It was agreed that a third single should be lifted from Nonsuch and released in September 1992. It was to be Wrapped in Grey, one of the best-received tracks from the album. A slower than usual number with an emphasis on piano and strings, it was a very different sort of XTC, but there’s no doubt it was a song that everyone was proud of.

Artwork was produced, b-sides identified and in due course, some 7″ and CD singles were pressed only for them to be recalled and destroyed by the label, who had unilaterally decided it had no prospect of charting. The very few copies that got out into circulation are now worth a fortune – the CD single goes for £200 upwards and the even rarer vinyl for at least double that.

mp3 : XTC – Wrapped In Grey

The other songs slated for the single were Bungalow, a track from Nonsuch and another example of a song that none of us who had grown up with the post-punk material would ever have imagined being recorded by XTC; the demo version of Bungalow and a demo of a previously unreleased song called Rip Van Ruben.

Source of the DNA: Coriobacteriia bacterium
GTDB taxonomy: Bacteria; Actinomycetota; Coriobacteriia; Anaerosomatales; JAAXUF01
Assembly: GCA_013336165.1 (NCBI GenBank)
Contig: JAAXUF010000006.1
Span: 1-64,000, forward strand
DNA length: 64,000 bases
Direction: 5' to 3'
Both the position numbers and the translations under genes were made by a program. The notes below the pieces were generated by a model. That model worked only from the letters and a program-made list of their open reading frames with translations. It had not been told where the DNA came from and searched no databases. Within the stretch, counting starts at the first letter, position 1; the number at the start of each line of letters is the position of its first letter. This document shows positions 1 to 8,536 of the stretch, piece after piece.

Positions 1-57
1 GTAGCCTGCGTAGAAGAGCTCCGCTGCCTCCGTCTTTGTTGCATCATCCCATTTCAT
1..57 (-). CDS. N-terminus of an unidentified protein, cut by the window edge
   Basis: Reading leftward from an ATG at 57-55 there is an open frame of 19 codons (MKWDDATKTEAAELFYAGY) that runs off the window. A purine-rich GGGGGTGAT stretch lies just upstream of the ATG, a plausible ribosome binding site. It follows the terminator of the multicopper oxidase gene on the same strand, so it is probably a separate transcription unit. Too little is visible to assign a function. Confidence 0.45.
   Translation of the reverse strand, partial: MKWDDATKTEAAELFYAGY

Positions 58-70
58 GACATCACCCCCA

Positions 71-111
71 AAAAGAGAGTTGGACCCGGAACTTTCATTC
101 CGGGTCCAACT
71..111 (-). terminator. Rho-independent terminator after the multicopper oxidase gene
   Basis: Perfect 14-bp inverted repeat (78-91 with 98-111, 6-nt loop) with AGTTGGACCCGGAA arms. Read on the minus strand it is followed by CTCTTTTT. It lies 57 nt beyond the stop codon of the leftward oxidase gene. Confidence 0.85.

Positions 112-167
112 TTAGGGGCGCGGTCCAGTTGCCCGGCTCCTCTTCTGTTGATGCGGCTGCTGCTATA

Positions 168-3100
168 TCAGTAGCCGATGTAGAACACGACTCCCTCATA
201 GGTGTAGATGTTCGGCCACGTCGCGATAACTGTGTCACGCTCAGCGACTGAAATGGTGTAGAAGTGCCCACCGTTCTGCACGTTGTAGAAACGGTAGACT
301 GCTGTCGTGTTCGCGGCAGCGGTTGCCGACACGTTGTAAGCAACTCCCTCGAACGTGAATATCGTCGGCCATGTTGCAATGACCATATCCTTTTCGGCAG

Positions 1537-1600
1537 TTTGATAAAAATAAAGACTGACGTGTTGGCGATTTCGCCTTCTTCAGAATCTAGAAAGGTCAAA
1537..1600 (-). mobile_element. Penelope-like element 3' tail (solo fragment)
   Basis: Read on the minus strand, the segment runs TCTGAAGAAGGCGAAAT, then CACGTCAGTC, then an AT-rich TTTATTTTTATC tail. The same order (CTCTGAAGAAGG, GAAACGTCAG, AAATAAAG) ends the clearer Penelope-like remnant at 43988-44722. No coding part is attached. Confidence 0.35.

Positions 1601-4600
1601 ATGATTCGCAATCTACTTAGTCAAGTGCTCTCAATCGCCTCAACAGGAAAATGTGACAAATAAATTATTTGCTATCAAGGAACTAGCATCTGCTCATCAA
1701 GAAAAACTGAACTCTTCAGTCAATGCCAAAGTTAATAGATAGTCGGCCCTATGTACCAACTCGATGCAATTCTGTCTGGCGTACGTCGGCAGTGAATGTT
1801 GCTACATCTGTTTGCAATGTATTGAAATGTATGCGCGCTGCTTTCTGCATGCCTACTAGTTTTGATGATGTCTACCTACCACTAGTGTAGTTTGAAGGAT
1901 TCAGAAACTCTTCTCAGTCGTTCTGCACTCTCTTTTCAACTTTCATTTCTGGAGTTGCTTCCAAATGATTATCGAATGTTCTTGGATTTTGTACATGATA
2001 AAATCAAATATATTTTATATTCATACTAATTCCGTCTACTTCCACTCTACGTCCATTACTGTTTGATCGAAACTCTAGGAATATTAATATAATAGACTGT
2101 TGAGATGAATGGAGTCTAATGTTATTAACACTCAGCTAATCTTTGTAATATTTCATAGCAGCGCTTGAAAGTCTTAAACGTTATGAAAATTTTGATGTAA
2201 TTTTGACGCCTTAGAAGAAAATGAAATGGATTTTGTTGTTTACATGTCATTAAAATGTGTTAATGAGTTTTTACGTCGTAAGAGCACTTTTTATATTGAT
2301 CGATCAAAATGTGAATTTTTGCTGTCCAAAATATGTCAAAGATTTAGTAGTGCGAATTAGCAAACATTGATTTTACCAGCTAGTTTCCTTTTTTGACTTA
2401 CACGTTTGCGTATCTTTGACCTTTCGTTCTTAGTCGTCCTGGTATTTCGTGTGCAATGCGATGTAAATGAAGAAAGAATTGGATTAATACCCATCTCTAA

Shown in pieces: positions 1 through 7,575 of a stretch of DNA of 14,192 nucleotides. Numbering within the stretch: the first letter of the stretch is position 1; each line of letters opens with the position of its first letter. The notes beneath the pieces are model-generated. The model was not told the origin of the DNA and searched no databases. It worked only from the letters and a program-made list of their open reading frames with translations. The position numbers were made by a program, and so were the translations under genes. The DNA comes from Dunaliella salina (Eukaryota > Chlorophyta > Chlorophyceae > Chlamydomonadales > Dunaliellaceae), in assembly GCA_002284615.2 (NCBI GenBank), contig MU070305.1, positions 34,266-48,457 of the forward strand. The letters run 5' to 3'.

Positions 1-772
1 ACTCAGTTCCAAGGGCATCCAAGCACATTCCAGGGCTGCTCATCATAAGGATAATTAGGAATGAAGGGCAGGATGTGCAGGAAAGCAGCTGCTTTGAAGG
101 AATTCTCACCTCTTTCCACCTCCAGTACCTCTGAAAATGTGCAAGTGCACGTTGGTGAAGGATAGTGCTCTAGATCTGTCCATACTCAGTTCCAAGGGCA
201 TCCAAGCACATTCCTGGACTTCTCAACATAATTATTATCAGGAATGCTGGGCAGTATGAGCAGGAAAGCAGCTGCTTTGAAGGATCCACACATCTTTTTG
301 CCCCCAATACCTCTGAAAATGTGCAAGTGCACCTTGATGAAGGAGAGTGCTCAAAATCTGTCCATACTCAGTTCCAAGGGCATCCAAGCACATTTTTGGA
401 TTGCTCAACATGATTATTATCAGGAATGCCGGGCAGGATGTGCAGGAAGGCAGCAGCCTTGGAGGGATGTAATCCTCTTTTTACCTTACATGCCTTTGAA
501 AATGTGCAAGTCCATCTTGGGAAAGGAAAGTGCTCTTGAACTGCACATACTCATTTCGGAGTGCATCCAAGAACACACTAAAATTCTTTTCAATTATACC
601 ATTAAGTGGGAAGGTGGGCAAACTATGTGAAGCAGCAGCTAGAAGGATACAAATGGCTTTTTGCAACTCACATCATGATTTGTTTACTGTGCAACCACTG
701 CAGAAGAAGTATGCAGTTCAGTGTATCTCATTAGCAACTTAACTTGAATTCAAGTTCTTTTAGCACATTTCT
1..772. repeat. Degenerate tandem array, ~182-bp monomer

The pulping of this 45 was the last straw for XTC and they asked to be released from their contract. Virgin Records refused to do so. No new material was recorded but the label happily issued some compilations to keep the money coming in. The impasse would last for a number of years.



Wiki actually gives The Ballad of Peter Pumpkinhead an entry of its own:-

The song follows the story of Peter Pumpkinhead, a man who comes to an unspecified town, “spreading wisdom and cash around.” He is extremely popular with the people of the town, but extremely unpopular with government figures. In the end, Peter Pumpkinhead is killed by his enemies and, “nailed to a chunk of wood.”

The name Peter Pumpkinhead came about by Andy Partridge having carved out a Halloween jack o’lantern and, following the October festival, sticking it on one of the fence posts in his garden. Partridge walked past the pumpkin each day on the way to his composing shed and, feeling sorry for the increasingly decaying fruit head, decided to write a song about him.

Released in March 1992, it stuck at #71 in the UK charts, but did better in the USA, reaching #1 in Billboard’s Modern Rock Chart, just as King For A Day had achieved three years previously.

mp3 : XTC – The Ballad of Peter Pumpkinhead